Have you ever felt nervous, scared, or angry speaking in front of people? Have you ever wondered how stand up comedians can do it? Have you ever suffered stage fright when speaking to a few people or panic giving presentations to large groups? Most of us have experienced this. Even people in the public speaking industries, stand up comics and others who speak in front of strangers or even people they know, may suffer from anxiety. Comical techniques that comedians use when they are on stage can really help people that are quite shy and have never been the class clown! Did you know the biggest fear for many people is public speaking! Followed by being burned alive! That means more people would rather be on fire than have to give a public speech. It is an epidemic that impedes people from feeling comfortable in social situations to lost business deals because they do not feel relaxed giving presentations.
Below are a few helpful hints to assist when speaking to others …
Flee Your Fear of Failure – This is the main reason most people suffer from "clamming up" when they are in a social situation or giving a speech. They are worried they might mess up, not live up to other's expectations or just feel scared and plain nervous. This is a self-fulfilling prophecy. If you think you are going to mess up … well, guess what, you might. You know you are going to fail … you will. Many times when comedians are up on stage, there may be well over 100 people watching, staring, and waiting for it. Well, they do mess up, forget the punch line (usually very important to a comic), stutter over words, or the joke just simply fails (which they wrote, so that's another burn to the ego). Learn to take your mess up and make a joke out of it. Say sarcastically, "Well, I will not use that joke again" or "Hey, that was new, you better start laughing" or if the joke bombs, say, "Let me start over; maybe you could not hear me "He said. Your audience usually starts to laugh because they know you are human, but continue to joke about it and people think it is funny. They actually will like you better because of it. The point is, little mess ups occur, but you should not use all of your energy to dwell on it. Instead, make it work, and it could be better than your original plan. Remember, as you are speaking, you are in control. People assume you know what you are talking about and that you are a success at what you do. You should never fear that people would say that you are a bad speaker. People really only say this about speakers who are monotone or boring.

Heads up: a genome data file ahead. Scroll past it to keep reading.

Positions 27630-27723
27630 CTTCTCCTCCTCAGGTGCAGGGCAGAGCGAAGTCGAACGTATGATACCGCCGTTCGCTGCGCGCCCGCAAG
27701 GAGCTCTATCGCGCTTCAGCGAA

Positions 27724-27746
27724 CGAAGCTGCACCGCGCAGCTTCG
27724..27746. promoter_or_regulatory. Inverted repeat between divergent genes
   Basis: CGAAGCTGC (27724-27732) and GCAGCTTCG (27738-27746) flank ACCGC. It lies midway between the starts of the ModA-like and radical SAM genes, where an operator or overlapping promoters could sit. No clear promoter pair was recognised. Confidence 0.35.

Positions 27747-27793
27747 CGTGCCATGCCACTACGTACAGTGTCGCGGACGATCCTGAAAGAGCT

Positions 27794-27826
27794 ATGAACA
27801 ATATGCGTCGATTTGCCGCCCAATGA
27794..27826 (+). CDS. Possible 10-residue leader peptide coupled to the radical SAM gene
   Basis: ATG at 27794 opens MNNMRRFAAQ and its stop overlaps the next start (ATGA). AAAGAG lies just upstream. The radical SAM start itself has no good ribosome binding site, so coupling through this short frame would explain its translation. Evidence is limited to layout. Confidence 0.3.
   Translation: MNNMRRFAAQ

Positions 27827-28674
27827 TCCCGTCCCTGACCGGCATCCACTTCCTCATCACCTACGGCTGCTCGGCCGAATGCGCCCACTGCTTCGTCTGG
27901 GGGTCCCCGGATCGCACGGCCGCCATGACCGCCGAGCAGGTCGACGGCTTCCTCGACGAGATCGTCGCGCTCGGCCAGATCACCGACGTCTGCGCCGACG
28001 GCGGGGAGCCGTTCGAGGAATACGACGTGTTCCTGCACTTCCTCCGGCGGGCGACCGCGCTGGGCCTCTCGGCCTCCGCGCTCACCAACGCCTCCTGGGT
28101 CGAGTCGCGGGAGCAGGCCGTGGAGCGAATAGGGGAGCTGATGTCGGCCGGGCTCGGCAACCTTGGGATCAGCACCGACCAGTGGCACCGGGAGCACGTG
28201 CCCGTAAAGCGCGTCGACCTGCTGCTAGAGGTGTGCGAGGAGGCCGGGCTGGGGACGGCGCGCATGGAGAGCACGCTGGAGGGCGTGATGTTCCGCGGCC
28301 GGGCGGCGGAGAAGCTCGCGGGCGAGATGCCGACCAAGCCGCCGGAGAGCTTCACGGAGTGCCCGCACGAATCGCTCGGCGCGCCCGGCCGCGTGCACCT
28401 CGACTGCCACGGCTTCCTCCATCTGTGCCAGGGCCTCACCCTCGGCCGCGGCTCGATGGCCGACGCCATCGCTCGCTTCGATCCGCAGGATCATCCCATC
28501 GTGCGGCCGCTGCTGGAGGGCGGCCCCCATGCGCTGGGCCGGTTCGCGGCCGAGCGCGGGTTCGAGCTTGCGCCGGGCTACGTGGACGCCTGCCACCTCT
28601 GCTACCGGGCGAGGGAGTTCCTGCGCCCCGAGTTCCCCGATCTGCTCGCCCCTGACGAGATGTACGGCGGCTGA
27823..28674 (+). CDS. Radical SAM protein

Making Jokes – If you decide to make jokes, do not use what we call in the industry "hack jokes". They have already been heard, the topic is old, etc. Make a comment about the obvious old building. (ie "If the ceiling does not fall down, I will explain how to …"). It is not hilarious, but it is an icebreaker and the reason you are reading this is to make yourself feel more comfortable in a public speaking format. Another example would be if the building is extremely cold, you could say, "It's so hot in here; someone needs to turn on the AC". If you have someone who is not responding to you, shaking his head, rolling her eyes, or mumbling, ask them a question or see if they have a comment. If they speak up and ask a question or contradict what you say, hear them out and then explain in a little more detail. They most likely will not ask again, considering you embarrassed them in front of a group of their peers.
Bottom line, you are human and like anything else, learning the proper skill-set will take some time and effort.
Source by Sara Stanley